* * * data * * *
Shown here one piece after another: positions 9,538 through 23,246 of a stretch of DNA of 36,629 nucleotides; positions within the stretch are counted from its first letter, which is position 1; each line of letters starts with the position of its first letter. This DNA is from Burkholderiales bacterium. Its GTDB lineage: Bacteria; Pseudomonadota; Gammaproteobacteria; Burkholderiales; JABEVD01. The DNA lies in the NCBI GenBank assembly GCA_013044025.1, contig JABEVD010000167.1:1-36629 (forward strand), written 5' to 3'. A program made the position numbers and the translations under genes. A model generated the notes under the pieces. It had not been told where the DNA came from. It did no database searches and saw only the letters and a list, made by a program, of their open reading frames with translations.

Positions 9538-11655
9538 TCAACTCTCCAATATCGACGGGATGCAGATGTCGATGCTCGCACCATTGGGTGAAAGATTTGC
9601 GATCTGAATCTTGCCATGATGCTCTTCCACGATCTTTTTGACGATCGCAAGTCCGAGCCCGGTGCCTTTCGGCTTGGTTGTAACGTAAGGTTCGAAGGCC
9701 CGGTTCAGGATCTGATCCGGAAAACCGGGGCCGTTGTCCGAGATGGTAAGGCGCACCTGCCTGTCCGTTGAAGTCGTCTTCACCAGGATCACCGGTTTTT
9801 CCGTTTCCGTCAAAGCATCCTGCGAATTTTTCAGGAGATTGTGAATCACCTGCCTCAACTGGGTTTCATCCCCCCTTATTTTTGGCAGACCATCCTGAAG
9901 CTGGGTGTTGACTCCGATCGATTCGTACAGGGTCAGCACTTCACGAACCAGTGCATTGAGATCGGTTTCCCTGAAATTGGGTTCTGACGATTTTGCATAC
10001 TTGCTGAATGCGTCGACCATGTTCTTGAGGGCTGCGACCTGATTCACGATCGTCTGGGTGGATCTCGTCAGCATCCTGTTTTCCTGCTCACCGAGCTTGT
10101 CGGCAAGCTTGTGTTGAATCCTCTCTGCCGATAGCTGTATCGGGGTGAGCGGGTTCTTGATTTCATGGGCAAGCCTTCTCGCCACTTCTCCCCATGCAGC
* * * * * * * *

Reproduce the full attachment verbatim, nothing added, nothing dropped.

Shown here one piece after another: positions 9,538 through 23,246 of a stretch of DNA of 36,629 nucleotides; positions within the stretch are counted from its first letter, which is position 1; each line of letters starts with the position of its first letter. This DNA is from Burkholderiales bacterium. Its GTDB lineage: Bacteria; Pseudomonadota; Gammaproteobacteria; Burkholderiales; JABEVD01. The DNA lies in the NCBI GenBank assembly GCA_013044025.1, contig JABEVD010000167.1:1-36629 (forward strand), written 5' to 3'. A program made the position numbers and the translations under genes. A model generated the notes under the pieces. It had not been told where the DNA came from. It did no database searches and saw only the letters and a list, made by a program, of their open reading frames with translations.

Positions 9538-11655
9538 TCAACTCTCCAATATCGACGGGATGCAGATGTCGATGCTCGCACCATTGGGTGAAAGATTTGC
9601 GATCTGAATCTTGCCATGATGCTCTTCCACGATCTTTTTGACGATCGCAAGTCCGAGCCCGGTGCCTTTCGGCTTGGTTGTAACGTAAGGTTCGAAGGCC
9701 CGGTTCAGGATCTGATCCGGAAAACCGGGGCCGTTGTCCGAGATGGTAAGGCGCACCTGCCTGTCCGTTGAAGTCGTCTTCACCAGGATCACCGGTTTTT
9801 CCGTTTCCGTCAAAGCATCCTGCGAATTTTTCAGGAGATTGTGAATCACCTGCCTCAACTGGGTTTCATCCCCCCTTATTTTTGGCAGACCATCCTGAAG
9901 CTGGGTGTTGACTCCGATCGATTCGTACAGGGTCAGCACTTCACGAACCAGTGCATTGAGATCGGTTTCCCTGAAATTGGGTTCTGACGATTTTGCATAC
10001 TTGCTGAATGCGTCGACCATGTTCTTGAGGGCTGCGACCTGATTCACGATCGTCTGGGTGGATCTCGTCAGCATCCTGTTTTCCTGCTCACCGAGCTTGT
10101 CGGCAAGCTTGTGTTGAATCCTCTCTGCCGATAGCTGTATCGGGGTGAGCGGGTTCTTGATTTCATGGGCAAGCCTTCTCGCCACTTCTCCCCATGCAGC